We just weren’t in the right place at that time. It really took writing “Na Na Na” and reuniting with Rob Cavallo. All those elements really added up to this atmosphere where it was inspiring to work again. Prior to that, we were showing up at the studio like zombies.

Where did “Na Na Na” come from?

We were all frustrated, and Gerard had gone out with his wife for a long weekend in the desert. He ended up writing the riff and the lyrics to “Na Na Na.” When we got back to Cavallo’s studio, he brought it up and we tracked it. There was an energy in that room that was very different from the prior sessions. It was pretty clear when we wrote that song that we were going to start over, but we didn’t really know it until we were about four songs in. That song was the catalyst for starting over and rediscovering what this band is. Before, everything was, “You can’t, you don’t, you shouldn’t.” We wrote “Na Na Na” and all of that went out the window.

When did the concept emerge?

It was all organic. Gerard had been coming up with a lot of art pieces. He was working on a comic with a friend of ours, Shaun Simon, back home, and it had some of the same ideas as the record. If you look at the lyrics, it’s about the returning of color to the world, of danger. That’s the crux of what the record is about. But it’s only conceptual in the sense that it’s framed as a pirate-radio broadcast from the future. When you listen to the record, there’s not a story being told. As far as characters and settings, that’s more for the videos.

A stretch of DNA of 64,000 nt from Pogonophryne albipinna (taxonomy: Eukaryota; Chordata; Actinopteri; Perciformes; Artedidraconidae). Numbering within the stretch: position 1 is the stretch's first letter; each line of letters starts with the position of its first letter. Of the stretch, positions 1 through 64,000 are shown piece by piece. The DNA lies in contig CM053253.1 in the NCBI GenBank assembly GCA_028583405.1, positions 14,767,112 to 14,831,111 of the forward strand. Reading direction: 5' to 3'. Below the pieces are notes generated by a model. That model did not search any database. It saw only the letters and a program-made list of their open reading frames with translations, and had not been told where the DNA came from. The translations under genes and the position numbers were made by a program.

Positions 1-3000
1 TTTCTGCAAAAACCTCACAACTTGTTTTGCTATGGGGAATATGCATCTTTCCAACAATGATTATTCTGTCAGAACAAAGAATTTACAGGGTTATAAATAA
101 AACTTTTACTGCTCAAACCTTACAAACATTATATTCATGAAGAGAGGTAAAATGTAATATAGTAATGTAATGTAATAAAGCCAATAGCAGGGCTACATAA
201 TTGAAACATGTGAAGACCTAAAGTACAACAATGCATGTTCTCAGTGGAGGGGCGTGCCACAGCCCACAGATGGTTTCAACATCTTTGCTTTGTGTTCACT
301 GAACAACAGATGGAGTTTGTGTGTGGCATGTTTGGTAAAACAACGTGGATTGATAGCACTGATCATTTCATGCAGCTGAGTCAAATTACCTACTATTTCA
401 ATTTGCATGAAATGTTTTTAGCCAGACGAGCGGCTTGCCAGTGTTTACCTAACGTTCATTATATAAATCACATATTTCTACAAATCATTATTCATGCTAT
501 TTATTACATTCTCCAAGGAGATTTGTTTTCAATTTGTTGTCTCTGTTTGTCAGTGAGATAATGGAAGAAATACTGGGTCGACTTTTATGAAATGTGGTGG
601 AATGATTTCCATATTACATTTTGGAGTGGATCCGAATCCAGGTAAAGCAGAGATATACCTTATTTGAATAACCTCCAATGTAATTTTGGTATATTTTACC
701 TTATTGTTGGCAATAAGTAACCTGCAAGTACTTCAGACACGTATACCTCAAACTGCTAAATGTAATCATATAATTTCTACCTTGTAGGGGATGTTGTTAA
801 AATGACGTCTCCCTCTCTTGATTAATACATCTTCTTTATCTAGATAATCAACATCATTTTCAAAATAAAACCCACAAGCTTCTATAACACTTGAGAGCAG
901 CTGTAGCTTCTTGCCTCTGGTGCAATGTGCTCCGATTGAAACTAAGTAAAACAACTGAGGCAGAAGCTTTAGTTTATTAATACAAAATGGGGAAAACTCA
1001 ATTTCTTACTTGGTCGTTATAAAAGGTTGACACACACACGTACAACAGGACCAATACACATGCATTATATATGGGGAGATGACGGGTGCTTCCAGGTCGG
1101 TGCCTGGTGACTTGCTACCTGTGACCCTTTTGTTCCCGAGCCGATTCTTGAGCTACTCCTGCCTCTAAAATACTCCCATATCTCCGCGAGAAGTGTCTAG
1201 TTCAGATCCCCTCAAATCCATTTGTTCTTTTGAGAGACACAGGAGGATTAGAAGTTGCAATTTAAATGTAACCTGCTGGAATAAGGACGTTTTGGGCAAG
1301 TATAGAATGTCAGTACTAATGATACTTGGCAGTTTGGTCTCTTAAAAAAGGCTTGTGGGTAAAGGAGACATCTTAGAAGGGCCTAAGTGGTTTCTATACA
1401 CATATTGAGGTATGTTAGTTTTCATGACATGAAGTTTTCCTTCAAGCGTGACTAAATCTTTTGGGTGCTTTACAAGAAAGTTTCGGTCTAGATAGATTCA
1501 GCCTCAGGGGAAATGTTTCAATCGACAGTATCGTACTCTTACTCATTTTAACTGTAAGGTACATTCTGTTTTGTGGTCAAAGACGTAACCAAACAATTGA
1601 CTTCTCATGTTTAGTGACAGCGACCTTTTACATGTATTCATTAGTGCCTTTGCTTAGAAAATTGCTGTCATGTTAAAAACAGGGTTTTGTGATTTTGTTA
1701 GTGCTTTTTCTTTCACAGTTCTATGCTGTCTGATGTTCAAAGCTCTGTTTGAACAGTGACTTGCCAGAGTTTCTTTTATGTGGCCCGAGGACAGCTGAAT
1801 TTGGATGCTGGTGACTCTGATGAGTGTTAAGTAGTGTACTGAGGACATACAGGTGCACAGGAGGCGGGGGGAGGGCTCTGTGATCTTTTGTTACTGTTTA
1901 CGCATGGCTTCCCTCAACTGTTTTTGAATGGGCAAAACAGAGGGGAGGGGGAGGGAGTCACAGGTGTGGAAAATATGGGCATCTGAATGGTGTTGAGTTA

Did you purposely avoid a narrative?

On The Black Parade, one of the things we got stuck in was trying to tell a story. That’s a big undertaking, and when you’re trying to tell a story, the songwriting suffers, because sometimes you have to do certain things musically to tell that story. This album was simply about writing a collection of great songs.

What was the writing like?

We did most of it in the studio, which was cool. That’s also why it’s the most organic record we’ve done. We had all these tools at our disposal all the time, and that was a great way to write. There was no time that took place between when you had an idea and when you could try it. To me, music is something that you have to capture right when you hear it. This is the first record we really wrote in a studio, and I think we’ll always do it that way. The possibilities are endless.

How fast did you work?

The first batch of four or five songs came pretty quickly. Two days after “Na Na Na,” we wrote “Vampire Money” and then “SING.” Each song was so different from the last, and every day in the studio you were getting something different. We were being challenged as musicians and songwriters to do something different, something that we’d never done before. I can’t even explain how exciting that is. There was this energy, this vibrancy, in the studio, and in the music, too. You could definitely tell when somebody had an idea. We usually would get to the studio in the early afternoon, and you could just see a look in people’s eyes, like, “I’ve got this idea!” It was the most freeing feeling any of us have ever had. It felt like rediscovering the band.

–Eric R. Danton